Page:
Mob attacks man accused of blasphemy in northern Pakistan

CHITRAL, Pakistan (Reuters) - A mob attacked a man accused of blasphemy during Friday prayers in a northern Pakistani town and injured six police officers after they intervened to rescue him, police said.

It was the third blasphemy-related incident in Pakistan this month, after a student was beaten to death by a lynch mob and a faith healer was shot dead.

Security officials in Chitral fired tear gas and live rounds on the mob, injuring eight protesters, after they attacked the local police headquarters and demanded that alleged blasphemer Rashid Ahmed be made available for mob justice.

“We told them that Ahmed will be examined medically and if he was found mentally fit then he will be tried under the blasphemy law, but the mob was not satisfied,” said local police chief Akbar Ali Shah.

Shah said he had asked for army assistance to help control the crowds, but a Reuters correspondent at the scene said soldiers had yet to arrive.

Blasphemy is a highly sensitive topic in Muslim-majority Pakistan, where insulting the Prophet Mohammad is a capital crime for which dozens are sitting on death row. There have been at least 67 murders over unproven allegations since 1990, according to figures from a research center and independent records kept by Reuters.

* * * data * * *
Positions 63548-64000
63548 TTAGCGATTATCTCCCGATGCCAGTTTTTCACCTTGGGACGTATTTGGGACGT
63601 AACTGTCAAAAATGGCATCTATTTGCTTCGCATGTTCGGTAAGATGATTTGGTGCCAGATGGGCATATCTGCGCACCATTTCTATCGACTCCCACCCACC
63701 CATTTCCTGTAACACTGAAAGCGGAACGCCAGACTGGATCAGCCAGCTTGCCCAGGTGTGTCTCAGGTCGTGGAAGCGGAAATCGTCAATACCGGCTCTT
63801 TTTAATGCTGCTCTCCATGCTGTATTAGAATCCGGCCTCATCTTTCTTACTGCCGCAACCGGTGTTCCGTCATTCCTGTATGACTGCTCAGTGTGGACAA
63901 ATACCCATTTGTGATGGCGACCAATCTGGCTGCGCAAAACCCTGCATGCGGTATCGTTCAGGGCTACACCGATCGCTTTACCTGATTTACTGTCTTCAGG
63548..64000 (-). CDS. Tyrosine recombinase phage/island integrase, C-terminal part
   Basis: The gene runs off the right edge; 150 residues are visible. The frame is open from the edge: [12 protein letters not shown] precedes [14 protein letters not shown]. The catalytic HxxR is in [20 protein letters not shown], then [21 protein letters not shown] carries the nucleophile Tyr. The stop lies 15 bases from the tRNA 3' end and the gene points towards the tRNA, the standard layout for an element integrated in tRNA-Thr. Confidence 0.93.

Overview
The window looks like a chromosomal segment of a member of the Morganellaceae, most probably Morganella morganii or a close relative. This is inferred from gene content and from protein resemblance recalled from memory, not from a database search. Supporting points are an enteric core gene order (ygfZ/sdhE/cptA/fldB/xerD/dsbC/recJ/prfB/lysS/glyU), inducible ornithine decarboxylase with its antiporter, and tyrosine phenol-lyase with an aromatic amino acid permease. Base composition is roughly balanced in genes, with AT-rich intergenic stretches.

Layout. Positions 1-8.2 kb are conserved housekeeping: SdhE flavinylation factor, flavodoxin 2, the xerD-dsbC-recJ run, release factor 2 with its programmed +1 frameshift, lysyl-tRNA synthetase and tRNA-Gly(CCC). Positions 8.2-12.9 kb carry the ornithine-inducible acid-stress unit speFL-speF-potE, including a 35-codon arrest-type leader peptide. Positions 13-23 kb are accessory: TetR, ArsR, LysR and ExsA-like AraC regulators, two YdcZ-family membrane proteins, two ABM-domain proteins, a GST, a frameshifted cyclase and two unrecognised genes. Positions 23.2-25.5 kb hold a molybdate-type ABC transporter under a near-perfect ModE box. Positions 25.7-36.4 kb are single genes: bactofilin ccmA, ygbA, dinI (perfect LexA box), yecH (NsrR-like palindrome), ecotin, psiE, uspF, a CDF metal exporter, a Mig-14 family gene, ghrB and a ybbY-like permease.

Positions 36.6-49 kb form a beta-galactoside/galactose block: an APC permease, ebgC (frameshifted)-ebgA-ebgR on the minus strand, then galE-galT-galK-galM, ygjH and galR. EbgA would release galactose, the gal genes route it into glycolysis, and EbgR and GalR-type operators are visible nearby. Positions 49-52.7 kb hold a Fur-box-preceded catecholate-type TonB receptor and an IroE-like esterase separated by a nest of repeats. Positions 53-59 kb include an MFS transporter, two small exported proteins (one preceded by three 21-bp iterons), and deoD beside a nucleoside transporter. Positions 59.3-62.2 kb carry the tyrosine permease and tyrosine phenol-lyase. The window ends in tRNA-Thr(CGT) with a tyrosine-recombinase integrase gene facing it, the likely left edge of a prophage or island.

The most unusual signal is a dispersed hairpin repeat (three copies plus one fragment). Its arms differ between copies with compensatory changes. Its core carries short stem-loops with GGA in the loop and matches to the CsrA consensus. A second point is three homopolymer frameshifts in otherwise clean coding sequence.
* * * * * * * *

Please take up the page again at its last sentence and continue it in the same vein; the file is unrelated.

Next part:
Witnesses say that Ahmed entered the local mosque asking to make an important announcement, then declared himself a messiah and said that he would lead his followers to paradise.

An angry congregation then turned violent and attacked Ahmed, who Shah said appeared to be suffering from mental illness. He suffered a beating, but police said his injuries were not life-threatening.

Pakistan’s government has been vocal on the issue of blasphemy, with Prime Minister Nawaz Sharif issuing an order last month for the removal of blasphemous content online and saying anyone who posted it should face “strict punishment under the law”.

Police are investigating over 20 students and some faculty members in connection with the killing of Mashal Khan, the student who was beaten to death on April 13 in an attack that shocked the country.

Since then, parliament has discussed adding safeguards to the blasphemy laws, a move seen as groundbreaking in Pakistan where political leaders have been assassinated for even discussing changes.

In 2011, Punjab provincial governor Salman Taseer was assassinated by his bodyguard after calling for reforms. Taseer’s killer, executed last year, has been hailed by religious hardliners as a martyr to Islam and a shrine has been erected at his grave.

Writing by Saad Sayeed; Editing by Mark Trevelyan